European insurers and reinsurers are stepping up their coal policy and are not renewing certain contracts with companies considered too impactful or too slow to adopt an energy transition.

According to Bloomberg, insurance company AXA intends to abandon its client RWE AG over concerns in regards to the coal operations of this European energy giant, and its measures considered too slow to reduce its carbon footprint.

RWE is one of the largest coal mine operators in Europe and is said to be one of the largest emitters of greenhouse gases. The company is committed to becoming a carbon neutral company by 2040, with climate targets that a group of climatologists say are in line with the goals of the Paris Agreement on climate change. However, the French insurer would plan to sever all its links with RWE by the end of 2022 and would even refuse to insure its renewable projects.

Axa, was the first insurer to impose coal-related underwriting restrictions, and ceased insuring coal mines and power plants at the end of 2020 after a two-year grace period expired. The insurer’s internal policy prohibits to providing insurance to companies that produce more than 20 million tonnes of coal per year. However, the statements of the company RWE showed that it had extracted 65 million tonnes of coal in 2020.

More than 20 insurers and reinsurers have adopted coal policies, but after the Coal Policy Tool – which assesses and compares the policies adopted by all financial actors on coal – only AXA would have announced a robust exit policy from the sector aligned with a 1.5 ° C objective.

The last ReclaimFinance article indicates that of the 4 large global reinsurers with a coal policy such as Swiss Re, Munich Re, Hannover Re and SCOR, Swiss Re is the only company to have made the commitment to apply its policy to reinsurance from 2023.

Swiss Re this week announced new measures to support the transition to a net zero economy, encompassing both asset management and underwriting as well as its own operations.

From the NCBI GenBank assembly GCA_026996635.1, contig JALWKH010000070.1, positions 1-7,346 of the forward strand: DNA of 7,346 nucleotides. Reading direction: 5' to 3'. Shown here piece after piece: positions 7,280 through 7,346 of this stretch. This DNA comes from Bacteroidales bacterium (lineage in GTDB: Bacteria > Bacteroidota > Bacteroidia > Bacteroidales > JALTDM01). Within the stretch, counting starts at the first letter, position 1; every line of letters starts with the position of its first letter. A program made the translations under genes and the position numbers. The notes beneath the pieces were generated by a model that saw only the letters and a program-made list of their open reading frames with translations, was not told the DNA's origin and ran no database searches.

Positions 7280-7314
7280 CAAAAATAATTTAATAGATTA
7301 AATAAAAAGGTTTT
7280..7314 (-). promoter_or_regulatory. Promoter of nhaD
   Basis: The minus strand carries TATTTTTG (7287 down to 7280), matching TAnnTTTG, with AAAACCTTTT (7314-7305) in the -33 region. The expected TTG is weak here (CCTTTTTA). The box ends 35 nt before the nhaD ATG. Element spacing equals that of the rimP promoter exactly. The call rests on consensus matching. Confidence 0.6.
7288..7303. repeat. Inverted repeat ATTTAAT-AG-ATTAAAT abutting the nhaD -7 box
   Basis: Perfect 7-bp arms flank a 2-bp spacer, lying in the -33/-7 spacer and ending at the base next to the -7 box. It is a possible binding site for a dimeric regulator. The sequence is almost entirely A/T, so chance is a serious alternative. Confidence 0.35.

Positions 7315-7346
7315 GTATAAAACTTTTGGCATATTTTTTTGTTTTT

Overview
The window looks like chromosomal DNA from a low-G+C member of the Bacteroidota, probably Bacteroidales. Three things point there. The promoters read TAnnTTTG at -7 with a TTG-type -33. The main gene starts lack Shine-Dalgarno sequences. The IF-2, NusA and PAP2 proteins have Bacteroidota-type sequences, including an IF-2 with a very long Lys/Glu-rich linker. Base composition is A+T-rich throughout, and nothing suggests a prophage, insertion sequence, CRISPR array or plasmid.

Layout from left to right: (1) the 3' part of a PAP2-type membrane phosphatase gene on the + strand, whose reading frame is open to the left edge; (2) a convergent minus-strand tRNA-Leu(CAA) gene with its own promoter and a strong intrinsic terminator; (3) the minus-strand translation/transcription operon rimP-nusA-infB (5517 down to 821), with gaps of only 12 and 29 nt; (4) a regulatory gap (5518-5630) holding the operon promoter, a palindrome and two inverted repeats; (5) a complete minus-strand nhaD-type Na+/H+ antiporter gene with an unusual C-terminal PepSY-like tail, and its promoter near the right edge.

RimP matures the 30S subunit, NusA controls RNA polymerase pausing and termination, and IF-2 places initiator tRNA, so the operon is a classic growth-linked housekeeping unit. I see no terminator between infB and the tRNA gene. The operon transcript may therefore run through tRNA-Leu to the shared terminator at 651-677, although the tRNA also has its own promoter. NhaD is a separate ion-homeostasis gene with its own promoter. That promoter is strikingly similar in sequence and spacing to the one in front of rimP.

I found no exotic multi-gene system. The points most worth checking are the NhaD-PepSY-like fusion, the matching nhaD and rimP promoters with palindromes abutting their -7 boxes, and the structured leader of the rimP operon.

«Climate change remains the biggest challenge we face as a society. The stakes are high and require immediate attention. Signing up to net-zero emissions by 2050 and setting concrete climate targets are important first steps. What needs to follow now is action. We are moving ahead in all areas of our business to accelerate the transition towards net zero. »

Christian Mumenthaler, Swiss Re’s Group Chief Executive Officer

According to the Production Gap Report, hydrocarbon production is expected to decline 6% per year by 2030. In this perspective, the Insure Our Future network wrote in early March to ten of the largest international reinsurance companies, including Munich Re, Hannover Re, SCOR, Berkshire Hathaway, Lloyd’s of London, MAPFRE and Vienna Insurance Group, asking them to take measures to exclude coal from their treaties.

The carbon reduction targets set by Swiss Re are ambitious and defined in accordance with the scientific advice of 1.5 ° C and the Net-Zero Asset Owner Alliance Target Setting Protocol.

  • 025 carbon intensity reduction target of 35% for corporate bond and listed equity portfolio; direct real estate portfolio already ahead of 1.5°C pathway by 2025.
  • Long-term objective to exit coal-based assets for the portfolio by 2030.
  • Swiss Re will systematically engage with portfolio companies on developing climate strategies as part of a broader engagement framework.
  • Target to increase investments in renewable and social infrastructure by USD 750 million. In addition, target to expand green, social and sustainability bond exposure to USD 4 billion by the end of 2024 (from USD 2.6 billion at end of 2020).

The ambitious targets build on the already substantial decrease of the carbon intensities in Swiss Re’s corporate bond and listed equity portfolio of around 30% between 2015 and 2018

AXA and Allianz, also members of the Net-Zero Asset Owner Alliance have similarly adopted targets for reducing CO2 emissions linked to their portfolio by 2025, but the metrics used still lacking homogeneity ; as such it is impossible up today to compare them.

Article: Joana Foglia